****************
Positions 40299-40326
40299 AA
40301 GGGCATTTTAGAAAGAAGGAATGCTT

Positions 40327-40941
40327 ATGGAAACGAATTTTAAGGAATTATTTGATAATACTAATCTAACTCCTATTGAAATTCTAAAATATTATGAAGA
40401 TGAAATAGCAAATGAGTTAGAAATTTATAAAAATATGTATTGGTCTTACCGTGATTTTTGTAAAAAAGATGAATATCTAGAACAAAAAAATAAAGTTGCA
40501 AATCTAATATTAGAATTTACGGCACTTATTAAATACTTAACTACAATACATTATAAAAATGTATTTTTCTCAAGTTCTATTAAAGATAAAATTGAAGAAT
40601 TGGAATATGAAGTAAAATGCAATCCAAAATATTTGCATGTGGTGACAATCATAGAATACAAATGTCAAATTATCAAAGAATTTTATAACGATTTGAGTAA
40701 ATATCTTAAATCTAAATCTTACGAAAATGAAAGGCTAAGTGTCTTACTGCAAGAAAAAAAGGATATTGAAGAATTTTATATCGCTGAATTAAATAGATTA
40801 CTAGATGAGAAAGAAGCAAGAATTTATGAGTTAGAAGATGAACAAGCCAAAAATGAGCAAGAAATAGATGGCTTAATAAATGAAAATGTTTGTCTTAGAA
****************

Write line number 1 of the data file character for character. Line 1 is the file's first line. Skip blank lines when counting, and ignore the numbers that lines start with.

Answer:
Positions 40299-40326